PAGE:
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Published: 2023-12-21

Academic Stress and Aggression. The Moderating Role of Social Support

University of Bucharest
students social support academic stress aggression

Abstract

This study aimed to extend the results from the literature and investigate the moderating role of social support in the relationship between students’ academic stress and aggressive behavior. The participants were 149 students, the majority being female (83%), ranging in age from 18 to 47 years. The instruments used were The Academic Stress Questionnaire, The Aggression Questionnaire, and The Multidimensional Scale of Perceived Social Support. Regression analyses indicate that academic stress partially predicts student aggression. More specifically, academic stress determined by personal factors is significantly and positively associated with only two dimensions of aggression, namely anger and hostility, and academic stress related to other people is significantly and positively associated exclusively with hostility. Also, social support does not significantly moderate the relationship between academic stress and aggression. The explanations regarding this inconsistency with the results of previous research cover various aspects such as: the influence of the culture and socio-economic status of the participants' country of origin, the impact of the predominantly Orthodox religion, accommodation with an online learning model as a result of the Covid-19 pandemic, the autonomous choice of higher education studies, the educational specialization in the distinct field of social sciences, but also the high percentage of responses from women, most of whom are in the final year of their undegraduate studies.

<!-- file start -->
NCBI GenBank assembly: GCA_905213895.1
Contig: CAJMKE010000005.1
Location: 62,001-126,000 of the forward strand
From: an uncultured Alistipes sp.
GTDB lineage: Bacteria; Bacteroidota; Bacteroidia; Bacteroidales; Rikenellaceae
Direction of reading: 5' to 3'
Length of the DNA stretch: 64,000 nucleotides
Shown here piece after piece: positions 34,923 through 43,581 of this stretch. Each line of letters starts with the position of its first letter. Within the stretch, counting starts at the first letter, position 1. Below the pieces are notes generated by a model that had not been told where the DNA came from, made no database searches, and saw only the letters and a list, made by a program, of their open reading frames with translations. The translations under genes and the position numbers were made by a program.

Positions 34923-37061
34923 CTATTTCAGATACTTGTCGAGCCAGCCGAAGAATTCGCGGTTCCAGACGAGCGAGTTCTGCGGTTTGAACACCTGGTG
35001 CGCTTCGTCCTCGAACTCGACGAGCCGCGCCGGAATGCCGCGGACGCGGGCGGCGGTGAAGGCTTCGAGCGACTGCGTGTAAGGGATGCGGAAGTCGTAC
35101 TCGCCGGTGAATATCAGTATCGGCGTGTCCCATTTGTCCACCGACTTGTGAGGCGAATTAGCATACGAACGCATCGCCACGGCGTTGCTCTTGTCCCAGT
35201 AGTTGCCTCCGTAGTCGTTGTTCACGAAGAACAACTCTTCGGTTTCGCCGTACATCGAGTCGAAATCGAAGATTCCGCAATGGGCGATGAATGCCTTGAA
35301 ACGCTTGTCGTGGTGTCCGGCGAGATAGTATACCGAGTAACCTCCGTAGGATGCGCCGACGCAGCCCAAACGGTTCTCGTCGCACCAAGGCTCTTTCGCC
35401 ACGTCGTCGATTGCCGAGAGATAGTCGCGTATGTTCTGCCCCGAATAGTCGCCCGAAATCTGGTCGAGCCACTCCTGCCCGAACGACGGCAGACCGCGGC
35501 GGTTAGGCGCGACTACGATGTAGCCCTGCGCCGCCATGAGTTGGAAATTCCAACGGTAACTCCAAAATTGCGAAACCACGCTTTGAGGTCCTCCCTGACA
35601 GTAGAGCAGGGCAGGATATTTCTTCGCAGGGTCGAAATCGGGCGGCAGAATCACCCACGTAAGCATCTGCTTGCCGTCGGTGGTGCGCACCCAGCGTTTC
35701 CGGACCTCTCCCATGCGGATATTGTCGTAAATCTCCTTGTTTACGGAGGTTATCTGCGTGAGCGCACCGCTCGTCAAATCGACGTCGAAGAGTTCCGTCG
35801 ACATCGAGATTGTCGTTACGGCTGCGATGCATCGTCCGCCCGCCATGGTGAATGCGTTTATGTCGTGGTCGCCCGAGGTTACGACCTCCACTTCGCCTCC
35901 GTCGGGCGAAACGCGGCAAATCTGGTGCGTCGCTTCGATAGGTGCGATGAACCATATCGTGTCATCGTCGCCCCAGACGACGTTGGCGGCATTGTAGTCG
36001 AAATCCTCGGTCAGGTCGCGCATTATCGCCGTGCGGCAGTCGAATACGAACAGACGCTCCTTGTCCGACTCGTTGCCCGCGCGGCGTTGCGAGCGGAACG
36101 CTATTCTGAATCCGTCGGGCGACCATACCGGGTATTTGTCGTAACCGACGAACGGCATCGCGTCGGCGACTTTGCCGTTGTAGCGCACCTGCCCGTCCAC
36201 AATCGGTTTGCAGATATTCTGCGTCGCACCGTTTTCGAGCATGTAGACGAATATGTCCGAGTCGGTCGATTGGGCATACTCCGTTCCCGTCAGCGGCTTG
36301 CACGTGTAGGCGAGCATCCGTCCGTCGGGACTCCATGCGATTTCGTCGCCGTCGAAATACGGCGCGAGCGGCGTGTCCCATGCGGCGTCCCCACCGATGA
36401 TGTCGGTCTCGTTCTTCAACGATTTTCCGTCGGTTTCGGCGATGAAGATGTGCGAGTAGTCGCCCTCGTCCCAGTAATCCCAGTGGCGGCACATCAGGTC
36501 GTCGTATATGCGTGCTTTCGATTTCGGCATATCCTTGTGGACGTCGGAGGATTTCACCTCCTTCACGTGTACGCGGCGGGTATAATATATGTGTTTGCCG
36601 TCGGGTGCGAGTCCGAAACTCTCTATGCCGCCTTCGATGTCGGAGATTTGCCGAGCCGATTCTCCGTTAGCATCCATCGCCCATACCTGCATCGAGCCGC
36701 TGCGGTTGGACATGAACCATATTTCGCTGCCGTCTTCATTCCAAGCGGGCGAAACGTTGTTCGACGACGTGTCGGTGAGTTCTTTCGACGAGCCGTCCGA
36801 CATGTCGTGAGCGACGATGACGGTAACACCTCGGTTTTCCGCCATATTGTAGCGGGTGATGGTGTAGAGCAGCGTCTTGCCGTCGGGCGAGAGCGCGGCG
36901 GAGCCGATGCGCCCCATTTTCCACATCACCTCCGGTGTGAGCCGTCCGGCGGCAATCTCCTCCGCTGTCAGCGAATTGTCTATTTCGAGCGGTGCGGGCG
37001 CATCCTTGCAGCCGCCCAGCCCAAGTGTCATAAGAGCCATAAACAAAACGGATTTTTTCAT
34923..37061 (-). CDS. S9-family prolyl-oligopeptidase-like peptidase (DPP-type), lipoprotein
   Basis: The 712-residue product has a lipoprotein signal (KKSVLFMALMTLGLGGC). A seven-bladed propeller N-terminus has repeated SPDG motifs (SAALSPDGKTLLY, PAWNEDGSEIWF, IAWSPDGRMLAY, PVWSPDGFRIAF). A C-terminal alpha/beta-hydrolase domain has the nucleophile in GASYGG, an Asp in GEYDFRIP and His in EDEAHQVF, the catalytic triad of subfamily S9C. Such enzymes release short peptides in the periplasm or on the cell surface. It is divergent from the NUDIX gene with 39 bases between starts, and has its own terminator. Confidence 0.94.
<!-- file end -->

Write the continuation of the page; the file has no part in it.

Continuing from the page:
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How to Cite

Bratu, I. (2023). Academic Stress and Aggression. The Moderating Role of Social Support. Studia Doctoralia, 14(2), 96–105. https://doi.org/10.47040/sdpsych.v14i2.165